Evidence supports widespread violations of religious freedom in US military, soldier says

TOPEKA, Kansas: A foundation that has sued the U.S. military alleging widespread violations of religious freedom said it has evidence showing that soldiers are pressured to adopt fundamentalist Christian beliefs.

The photos and videos of religious materials and activities are part of a lawsuit filed on Tuesday by the Military Religious Freedom Foundation and Army Spc. Jeremy Hall, an atheist, against Maj. Freddy J. Welborn and Defense Secretary Robert Gates.

The material was gathered from Fort Riley in Kansas, the Air Force Academy in Colorado Springs, Colorado, and Fort Jackson, South Carolina.

Examples at Fort Riley, where Hall is stationed, included a display outside his military police battalion’s office with a quote from conservative writer Ann Coulter saying, “We should invade their countries, kill their leaders and convert them to Christianity.”

Another photo from Fort Riley shows the book “A Politically Incorrect Guide to Islam” for sale at the post exchange.

“These astonishing and saddening evidence which our foundation is making public today only further buttress our lawsuit,” said Mike Weinstein, an attorney and president of the foundation, who graduated from the Air Force Academy in 1977.

Fort Riley spokesman Maj. Nathan Bond said the matter was being referred to post commanders for investigation. He said it is the Army’s policy to accommodate all religious beliefs to the extent that they do not conflict with military missions.

“We do take this seriously,” he said. If they are true, he added, they “do not seem in line with the Army values of respect.”

The lawsuit filed in federal court in Kansas City, Kansas, in September alleges that Welborn threatened to file military charges against Hall and to block his re-enlistment for trying to hold a meeting of atheists and non-Christians in Iraq.

Hall is with the 97th Military Police Battalion out of Fort Riley. He was serving his second tour in Iraq and has since returned to the U.S.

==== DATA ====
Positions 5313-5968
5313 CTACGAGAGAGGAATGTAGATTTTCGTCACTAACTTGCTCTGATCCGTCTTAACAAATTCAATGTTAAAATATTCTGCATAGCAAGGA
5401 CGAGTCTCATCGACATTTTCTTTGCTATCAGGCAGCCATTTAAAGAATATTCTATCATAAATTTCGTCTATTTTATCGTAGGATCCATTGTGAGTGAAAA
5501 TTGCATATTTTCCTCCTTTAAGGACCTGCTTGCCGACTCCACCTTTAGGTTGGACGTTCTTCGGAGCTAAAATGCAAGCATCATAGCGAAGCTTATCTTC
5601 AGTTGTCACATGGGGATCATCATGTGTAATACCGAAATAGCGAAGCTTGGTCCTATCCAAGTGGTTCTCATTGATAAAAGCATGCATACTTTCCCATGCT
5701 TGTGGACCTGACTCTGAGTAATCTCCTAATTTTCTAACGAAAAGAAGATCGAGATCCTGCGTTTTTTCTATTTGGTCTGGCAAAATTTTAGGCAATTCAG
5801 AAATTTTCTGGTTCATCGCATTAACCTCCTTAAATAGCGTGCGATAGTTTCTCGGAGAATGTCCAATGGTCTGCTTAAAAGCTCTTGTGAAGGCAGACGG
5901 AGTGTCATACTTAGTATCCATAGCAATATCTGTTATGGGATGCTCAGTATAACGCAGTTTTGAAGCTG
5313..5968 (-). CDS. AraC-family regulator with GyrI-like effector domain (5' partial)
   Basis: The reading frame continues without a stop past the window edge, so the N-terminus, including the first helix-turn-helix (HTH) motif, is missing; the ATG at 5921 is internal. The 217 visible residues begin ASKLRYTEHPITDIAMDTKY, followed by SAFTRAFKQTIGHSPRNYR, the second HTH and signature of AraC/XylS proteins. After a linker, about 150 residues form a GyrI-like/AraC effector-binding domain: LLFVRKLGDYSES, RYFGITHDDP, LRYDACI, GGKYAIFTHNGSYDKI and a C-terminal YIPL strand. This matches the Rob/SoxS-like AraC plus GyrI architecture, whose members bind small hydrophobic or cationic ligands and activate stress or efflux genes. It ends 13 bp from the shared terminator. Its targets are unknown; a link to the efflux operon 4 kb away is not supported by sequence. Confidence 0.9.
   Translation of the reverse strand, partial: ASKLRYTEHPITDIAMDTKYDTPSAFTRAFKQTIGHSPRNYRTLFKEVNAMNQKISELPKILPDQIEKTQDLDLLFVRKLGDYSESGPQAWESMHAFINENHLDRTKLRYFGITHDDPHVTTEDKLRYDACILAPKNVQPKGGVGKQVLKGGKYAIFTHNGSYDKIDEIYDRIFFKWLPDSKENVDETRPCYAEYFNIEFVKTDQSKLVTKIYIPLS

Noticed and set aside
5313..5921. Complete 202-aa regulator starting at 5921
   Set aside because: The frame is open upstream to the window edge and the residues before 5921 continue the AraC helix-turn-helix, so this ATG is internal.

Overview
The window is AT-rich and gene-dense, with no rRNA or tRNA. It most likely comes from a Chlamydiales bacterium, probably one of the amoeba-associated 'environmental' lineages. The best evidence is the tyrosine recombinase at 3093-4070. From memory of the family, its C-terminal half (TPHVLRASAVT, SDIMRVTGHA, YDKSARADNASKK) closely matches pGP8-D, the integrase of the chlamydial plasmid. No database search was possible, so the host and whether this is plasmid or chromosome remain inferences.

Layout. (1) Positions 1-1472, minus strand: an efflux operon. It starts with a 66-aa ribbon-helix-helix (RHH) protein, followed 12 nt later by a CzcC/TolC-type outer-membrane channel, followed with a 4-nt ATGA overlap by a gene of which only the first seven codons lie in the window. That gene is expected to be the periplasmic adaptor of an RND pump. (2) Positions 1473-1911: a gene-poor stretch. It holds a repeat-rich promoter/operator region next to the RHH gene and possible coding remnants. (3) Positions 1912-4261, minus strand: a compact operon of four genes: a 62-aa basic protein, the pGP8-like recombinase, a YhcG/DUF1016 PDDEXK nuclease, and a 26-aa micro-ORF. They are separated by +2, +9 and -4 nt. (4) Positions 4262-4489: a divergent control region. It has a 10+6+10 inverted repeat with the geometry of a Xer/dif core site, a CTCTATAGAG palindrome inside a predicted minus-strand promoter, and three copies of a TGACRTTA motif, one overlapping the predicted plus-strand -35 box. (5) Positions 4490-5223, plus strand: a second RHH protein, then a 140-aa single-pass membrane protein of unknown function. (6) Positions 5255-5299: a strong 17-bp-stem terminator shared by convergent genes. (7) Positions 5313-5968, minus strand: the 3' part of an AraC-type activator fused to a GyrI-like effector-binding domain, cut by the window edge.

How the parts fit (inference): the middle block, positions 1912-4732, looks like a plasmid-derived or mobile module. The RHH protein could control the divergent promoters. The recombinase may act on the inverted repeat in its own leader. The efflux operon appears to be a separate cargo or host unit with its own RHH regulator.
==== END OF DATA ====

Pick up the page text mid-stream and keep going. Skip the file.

Weinstein said materials for a Bible studies course from Military Ministry, part of Campus Crusade for Christ International, teach soldiers that the U.S. military and government are instruments to spread the word of God. The material was found at Fort Jackson, South Carolina, he said.

A spokeswoman for Campus Crusade for Christ said ministry officials had not had a chance to review the evidence and declined to comment.

The lawsuit also alleges that Gates permits a military culture in which officers are encouraged to pressure soldiers to adopt and espouse fundamentalist Christian beliefs, and allows a culture that sanctions activities by Christian organizations.

It also says the military permits proselytizing by soldiers, tolerates anti-Semitism and the placing of religious symbols on military equipment, and allows the use of military e-mail accounts to send religious rhetoric.

The Pentagon has said that the military values and respects religious freedoms but that accommodating religious practices should not interfere with unit cohesion, readiness, standards or discipline.

Weinstein has previously sued the Air Force for acts he said illegally imposed Christianity on its students at the academy. A federal judge threw out that lawsuit in 2006.

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